Four Ways to Include Your Users to More Successfully Update Your Legacy System

The thought of updating a legacy system can be intimidating, especially when you have a user base to maintain. I, however, see this as an advantage. Besides select members of your organization, who else knows your product and its functionality better than those who use it? You can save yourself time, money, and a lot of headaches by actually including your users in in your legacy system update. Read on for four ways to make it happen. Segment your users In order to include your users in the process, first you need to figure out exactly which groups of users you’re going to utilize. The most important thing to remember is that you’ll want a representative slice across your user base. You’ll want to include some big and small users, and also make sure you get a range of users that utilize all of aspects of product functionality. You may need to do some data analysis and define your “casual users” and “power users” so you can work with some from each group. Get them the product sooner rather than later The quicker you can get the product in front of your users, the sooner you can get feedback. Even if it’s just a small issue like screen resolution size or element tab orders that slow down data entry, the quicker you can identify these bugs the quicker you can pivot. You don’t want to find yourself months into the process before you identify something that’ll cause your project to have to start from scratch, meaning both time and money lost. I specifically promote Agile sprints with my team for this reason. Determine your marketing research methods Whether it’s focus groups, surveys or hands-on demonstrations, decide the ways and means you’ll be soliciting feedback from your users. Taking a phased approach to product deployment can be a helpful way to do this. Even if you’re still at the stage where you can’t get the product in their hands just yet, you can communicate the types of changes that are coming and ask for feedback or questions. Once you’re farther along, hands-on demonstrations can be a great way to identify any last-minute glitches. Decide how you’ll handle user feedback People in your organization will have varying reasons for which changes they’d like to see. Once you’ve decided which changes you’re going to make and why they’re important, your users might have other opinions. What are you going to do if you experience negative feedback? Are you going to stand firm or change course? You need to plan in advance how you’re going to handle these oppositions, or you’ll be putting your project at risk for derailment. Speed to market requirements keep accelerating. Most organizations no longer have the luxury of taking 6-12 months to design and develop a solution before their users have a chance to see it. By involving your users early and often, and treating them as partners in the development process, you’re more likely to end up with a better product and happy, loyal customers. About the Author:Gary Gealy is a Senior Consultant with 30+ years of experience in programming, supervision and technical support. He feels strongly that software development is as much a craft as it is a science and as such mentoring and training are critical to growing an organization. He has developed software across a number of markets including the Insurance Adjusting, Manufacturing, Food Services and GIS industries. WATCH GARY'S TECH IN 2 VIDEO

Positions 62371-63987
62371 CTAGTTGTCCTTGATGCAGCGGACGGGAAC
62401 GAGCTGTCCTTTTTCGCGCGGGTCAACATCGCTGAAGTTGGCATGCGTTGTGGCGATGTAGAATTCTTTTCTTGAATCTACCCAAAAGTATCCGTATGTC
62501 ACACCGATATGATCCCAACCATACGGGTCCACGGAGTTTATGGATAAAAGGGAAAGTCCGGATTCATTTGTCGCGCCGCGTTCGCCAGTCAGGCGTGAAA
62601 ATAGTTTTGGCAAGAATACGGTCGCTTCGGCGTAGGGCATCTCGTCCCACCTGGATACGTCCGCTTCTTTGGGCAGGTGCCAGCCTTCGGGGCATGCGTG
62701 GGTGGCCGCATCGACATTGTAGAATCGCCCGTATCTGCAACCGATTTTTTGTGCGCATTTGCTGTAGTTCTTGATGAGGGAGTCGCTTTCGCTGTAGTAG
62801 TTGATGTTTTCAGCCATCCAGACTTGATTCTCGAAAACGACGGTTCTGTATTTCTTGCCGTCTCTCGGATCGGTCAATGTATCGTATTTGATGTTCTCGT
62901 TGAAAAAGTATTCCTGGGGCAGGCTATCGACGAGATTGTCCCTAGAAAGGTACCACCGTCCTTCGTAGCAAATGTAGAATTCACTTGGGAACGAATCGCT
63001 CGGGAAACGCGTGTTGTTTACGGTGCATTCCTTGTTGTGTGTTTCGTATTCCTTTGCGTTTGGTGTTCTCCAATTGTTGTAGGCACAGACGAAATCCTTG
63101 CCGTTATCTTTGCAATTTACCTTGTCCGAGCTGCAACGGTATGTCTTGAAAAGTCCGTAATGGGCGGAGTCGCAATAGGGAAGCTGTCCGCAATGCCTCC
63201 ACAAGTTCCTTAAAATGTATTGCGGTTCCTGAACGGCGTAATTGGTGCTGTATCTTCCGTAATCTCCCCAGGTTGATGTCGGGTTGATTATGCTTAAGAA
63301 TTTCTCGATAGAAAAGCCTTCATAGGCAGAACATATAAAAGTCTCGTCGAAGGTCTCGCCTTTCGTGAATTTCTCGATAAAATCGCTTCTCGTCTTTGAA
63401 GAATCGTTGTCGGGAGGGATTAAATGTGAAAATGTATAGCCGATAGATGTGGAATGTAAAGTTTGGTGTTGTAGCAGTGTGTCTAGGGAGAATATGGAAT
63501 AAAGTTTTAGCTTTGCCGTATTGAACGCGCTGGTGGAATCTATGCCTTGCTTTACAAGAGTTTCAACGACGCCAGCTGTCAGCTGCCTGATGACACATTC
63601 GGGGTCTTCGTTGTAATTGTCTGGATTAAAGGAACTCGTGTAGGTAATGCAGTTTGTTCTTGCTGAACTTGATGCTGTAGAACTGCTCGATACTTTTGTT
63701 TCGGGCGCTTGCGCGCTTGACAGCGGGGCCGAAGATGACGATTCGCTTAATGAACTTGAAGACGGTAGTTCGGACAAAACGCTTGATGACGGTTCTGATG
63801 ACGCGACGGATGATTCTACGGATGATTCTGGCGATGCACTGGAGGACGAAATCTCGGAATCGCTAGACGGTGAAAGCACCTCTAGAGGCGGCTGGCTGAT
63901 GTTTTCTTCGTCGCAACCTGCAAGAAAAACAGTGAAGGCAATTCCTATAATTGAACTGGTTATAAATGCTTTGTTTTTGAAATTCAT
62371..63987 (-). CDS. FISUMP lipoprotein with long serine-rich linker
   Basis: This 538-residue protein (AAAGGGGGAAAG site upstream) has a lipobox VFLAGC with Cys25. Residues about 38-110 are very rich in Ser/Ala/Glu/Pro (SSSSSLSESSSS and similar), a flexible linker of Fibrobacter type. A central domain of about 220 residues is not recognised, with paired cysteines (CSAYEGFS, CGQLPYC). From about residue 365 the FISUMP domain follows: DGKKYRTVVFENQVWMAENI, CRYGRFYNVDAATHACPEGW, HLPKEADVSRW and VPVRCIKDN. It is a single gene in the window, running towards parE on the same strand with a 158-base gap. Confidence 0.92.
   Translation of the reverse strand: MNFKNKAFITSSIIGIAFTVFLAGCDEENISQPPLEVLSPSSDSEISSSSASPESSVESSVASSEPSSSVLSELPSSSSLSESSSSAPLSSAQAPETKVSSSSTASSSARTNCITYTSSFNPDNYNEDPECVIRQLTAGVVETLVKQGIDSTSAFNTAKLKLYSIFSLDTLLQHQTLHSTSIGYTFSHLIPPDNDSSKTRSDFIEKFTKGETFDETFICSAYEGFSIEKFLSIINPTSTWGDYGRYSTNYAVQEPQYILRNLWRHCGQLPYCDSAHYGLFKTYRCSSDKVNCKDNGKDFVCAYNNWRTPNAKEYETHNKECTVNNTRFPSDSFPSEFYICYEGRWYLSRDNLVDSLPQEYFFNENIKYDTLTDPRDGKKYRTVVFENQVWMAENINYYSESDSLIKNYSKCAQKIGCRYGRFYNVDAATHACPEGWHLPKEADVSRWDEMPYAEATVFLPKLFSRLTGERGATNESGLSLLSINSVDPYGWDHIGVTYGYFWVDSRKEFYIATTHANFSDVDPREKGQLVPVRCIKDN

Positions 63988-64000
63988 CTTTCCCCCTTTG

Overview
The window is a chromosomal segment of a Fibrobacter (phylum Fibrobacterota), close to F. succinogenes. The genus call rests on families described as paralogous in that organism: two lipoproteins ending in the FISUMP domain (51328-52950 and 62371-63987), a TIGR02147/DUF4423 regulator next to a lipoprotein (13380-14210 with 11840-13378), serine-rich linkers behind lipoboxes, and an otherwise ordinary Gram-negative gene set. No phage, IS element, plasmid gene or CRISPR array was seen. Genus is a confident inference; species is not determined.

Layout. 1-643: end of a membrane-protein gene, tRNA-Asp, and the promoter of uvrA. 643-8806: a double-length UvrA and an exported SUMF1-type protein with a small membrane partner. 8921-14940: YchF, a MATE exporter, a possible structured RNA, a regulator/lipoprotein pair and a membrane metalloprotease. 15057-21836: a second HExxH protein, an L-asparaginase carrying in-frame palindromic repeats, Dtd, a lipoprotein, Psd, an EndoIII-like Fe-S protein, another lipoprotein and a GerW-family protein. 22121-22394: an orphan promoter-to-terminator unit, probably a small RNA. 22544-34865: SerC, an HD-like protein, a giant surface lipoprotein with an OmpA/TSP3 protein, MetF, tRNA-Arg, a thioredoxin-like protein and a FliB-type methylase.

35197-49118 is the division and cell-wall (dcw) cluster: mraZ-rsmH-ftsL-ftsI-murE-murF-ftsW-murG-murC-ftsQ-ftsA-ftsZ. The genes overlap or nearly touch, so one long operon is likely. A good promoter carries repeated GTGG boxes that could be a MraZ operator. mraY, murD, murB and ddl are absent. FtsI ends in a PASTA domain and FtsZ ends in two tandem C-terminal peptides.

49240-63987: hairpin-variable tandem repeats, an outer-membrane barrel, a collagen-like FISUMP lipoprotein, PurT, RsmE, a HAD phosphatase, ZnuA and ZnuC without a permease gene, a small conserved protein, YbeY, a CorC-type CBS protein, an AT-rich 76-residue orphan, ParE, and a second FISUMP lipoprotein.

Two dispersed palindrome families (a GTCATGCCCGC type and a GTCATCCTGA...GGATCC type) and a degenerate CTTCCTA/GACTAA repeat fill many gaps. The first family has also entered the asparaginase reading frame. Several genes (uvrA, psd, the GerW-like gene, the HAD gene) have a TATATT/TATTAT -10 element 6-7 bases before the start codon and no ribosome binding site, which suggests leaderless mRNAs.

Software Development Trends for 2021